Last week, we reported that 2017 will see the lowest U.S. barley production on record. Those stats are not stopping the East Coast from still dabbling in the crop — especially when it comes to malting it for beer — noting the vast majority of barley is grown out West in Idaho, Minnesota, Montana, North Dakota and Washington. But, the growth in the number of brewers and distillers in the eastern United States and the movement to source ingredients locally has created a new market for malting barley in the region.
There are now malting barley breeding programs at Virginia Tech, Blacksburg, Va.; USDA-Agricultural Research Service, Raleigh; Ohio State University, Wooster, Ohio; and Cornell University, Ithaca, N.Y. Penn State‘s College of Agricultural Sciences basically wrote the book on growing malting barley in Pennsylvania, and you can read it online right here. Even Eastern Canada is getting in the mix.
Some states have added incentives to further cultivate these markets. One of those states is New York, which has been pretty progressive for localized beer overall.
For instance: The Farm Brewing Law was passed by Governor Andrew Cuomo in 2012 and put in to effect January 1, 2013. It was designed to increase farm breweries and the demand for locally grown products to further increase economic impact and create new businesses surrounding the New York brewing industry. This week, congressmen like Sen. Chuck Schumer are continuing his push that Farm Brewing Law and the idea of licensed farm breweries in the direction of localized malt. Schumer (D-N.Y.) is prodding the U.S. Department of Agriculture to extend its “Malting Barley Endorsement” — an upgraded premium type of crop insurance — to New York farmers.
Now, malt barley farmers in 44 upstate New York counties are already eligible for crop insurance from the federal government, but under this federal upgrade, that coverage would increase to 2.5 times the potential value. Read all about the Malting Barley Endorsement right here. According to the Auburn Citizen:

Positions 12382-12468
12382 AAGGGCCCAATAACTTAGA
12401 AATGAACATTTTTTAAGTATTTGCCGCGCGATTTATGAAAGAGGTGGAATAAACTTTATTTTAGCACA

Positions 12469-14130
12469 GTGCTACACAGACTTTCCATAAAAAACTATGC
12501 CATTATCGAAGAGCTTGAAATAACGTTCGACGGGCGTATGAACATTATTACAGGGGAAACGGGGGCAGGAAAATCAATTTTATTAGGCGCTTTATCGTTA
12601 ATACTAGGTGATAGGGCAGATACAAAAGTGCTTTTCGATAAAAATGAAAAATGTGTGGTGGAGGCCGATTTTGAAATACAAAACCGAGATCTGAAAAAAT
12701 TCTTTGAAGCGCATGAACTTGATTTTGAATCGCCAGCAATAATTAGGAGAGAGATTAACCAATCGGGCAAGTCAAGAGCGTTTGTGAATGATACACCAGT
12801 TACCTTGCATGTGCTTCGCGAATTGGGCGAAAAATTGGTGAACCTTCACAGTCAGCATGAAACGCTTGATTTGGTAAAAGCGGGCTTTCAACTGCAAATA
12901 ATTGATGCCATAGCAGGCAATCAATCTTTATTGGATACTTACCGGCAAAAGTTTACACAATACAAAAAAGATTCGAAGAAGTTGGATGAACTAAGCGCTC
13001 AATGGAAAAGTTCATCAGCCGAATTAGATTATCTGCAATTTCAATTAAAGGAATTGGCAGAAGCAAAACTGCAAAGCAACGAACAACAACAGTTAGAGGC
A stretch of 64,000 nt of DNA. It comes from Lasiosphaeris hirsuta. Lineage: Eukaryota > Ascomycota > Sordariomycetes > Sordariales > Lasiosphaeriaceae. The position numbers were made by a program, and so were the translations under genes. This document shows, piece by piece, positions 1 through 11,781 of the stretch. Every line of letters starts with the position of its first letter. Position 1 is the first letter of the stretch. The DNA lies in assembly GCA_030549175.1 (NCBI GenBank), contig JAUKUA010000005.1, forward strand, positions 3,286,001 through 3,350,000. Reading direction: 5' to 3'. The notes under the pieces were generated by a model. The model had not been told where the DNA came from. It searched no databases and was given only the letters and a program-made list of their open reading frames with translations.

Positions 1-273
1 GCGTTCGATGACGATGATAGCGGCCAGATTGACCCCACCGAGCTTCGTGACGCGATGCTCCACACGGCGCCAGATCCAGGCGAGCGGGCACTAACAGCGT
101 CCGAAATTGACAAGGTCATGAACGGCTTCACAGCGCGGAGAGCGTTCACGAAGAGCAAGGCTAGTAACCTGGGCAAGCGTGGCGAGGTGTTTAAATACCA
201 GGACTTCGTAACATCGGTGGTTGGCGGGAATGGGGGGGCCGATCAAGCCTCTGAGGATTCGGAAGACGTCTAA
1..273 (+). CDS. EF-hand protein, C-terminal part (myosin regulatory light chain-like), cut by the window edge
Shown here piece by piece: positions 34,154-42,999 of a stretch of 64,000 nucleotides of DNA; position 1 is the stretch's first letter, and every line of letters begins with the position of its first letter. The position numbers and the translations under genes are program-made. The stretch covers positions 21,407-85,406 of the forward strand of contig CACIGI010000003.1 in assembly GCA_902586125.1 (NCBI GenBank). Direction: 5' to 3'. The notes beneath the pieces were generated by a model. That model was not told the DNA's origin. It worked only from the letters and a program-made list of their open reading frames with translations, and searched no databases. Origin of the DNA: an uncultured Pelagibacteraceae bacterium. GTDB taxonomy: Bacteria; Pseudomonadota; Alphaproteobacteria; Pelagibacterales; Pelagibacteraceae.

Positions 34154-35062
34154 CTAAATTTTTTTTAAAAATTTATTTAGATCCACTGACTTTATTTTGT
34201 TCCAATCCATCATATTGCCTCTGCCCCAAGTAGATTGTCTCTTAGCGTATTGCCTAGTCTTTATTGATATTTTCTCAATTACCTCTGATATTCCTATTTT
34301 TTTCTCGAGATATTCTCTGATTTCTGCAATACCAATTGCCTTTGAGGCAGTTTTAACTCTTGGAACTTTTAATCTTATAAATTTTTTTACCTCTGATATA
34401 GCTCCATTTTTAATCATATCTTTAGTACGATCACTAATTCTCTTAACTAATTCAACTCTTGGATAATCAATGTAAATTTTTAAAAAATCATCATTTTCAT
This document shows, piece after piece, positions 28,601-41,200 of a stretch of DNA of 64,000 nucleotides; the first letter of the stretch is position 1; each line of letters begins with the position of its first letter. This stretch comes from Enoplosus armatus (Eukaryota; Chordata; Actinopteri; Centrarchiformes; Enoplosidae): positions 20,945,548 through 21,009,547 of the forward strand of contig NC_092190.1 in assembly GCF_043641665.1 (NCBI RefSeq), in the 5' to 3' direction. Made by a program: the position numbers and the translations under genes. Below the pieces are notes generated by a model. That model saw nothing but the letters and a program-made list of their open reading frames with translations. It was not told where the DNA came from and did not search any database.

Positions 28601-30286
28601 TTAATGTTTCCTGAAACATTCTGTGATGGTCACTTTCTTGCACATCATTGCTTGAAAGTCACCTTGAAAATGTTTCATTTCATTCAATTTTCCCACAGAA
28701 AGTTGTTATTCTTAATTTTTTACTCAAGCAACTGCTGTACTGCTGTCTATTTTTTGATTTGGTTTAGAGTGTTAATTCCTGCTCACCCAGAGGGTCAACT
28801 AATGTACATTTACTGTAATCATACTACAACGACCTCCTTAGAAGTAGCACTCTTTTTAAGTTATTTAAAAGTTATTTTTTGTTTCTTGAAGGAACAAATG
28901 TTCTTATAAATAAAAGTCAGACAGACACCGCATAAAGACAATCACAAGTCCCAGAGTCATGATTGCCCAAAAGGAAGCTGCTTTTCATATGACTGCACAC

“If you’re a brewer, you need a lot of malt barley to make the entire process work,” Schumer said. “Growing malt barley should be a great opportunity for our farmers, but there are many obstacles, risks and costs that stand in the way.”
Challenges like fungus will certainly be a hurdle. In nearby Pennsylvania, the climate is very favorable to the development of fungal diseases, which is a problem for quality and yield. Fusarium head blight, also called head scab, can result in the production of a toxin, called vomitoxin. That’s why “premium” insurance would be a great incentive for farmers who will need to experiment to find which varieties of a barley and which farming techniques work best in the state. Because barley production is certainly feasible on the East Coast — check out this story on the Maine Malt House and Buck Farms.
Schumer is pushing this upgraded barley insurance and production because of the aforementioned Farm Brewing Law. Under the new law, in order to receive a farm brewery license in New York State, the beer must be made primarily from locally grown farm products. According to the New York State Brewers Association, the schedule for the license is as follows:
- Until the end of 2018, at least 20% of the hops and 20% of all other ingredients must be grown in New York State.
- From January 1, 2019 to December 31, 2023, no less than 60% of the hops and 60% of all other ingredients must be grown in New York State.
- From January 1, 2024, no less than 90% of the hops and 90% of all other ingredients must be grown in New York State.
As a licensed farm brewery, these New York beer makers would be allowed to be designated as “New York State labeled beer.” Brewers would not need an additional permit to serve beer by the glass, which has the highest return for sales, and they would be allowed to have five “branch offices.” where they could have tasting rooms, retail and sell and serve their products.
But still, that’s a lot of ingredients, so New York politicians are continuing to push legislation to encourage local farming ingredients for beer, wine and spirits growth. Back to the Auburn Citizen:
Schumer said securing the malting barley endorsement will increase the number of farmers who want to grow the crop and increase the supply, which will help breweries meet the 90 percent goal in seven years.
“If we don’t get more malt barley that won’t happen, so that’ll hurt us,” he said.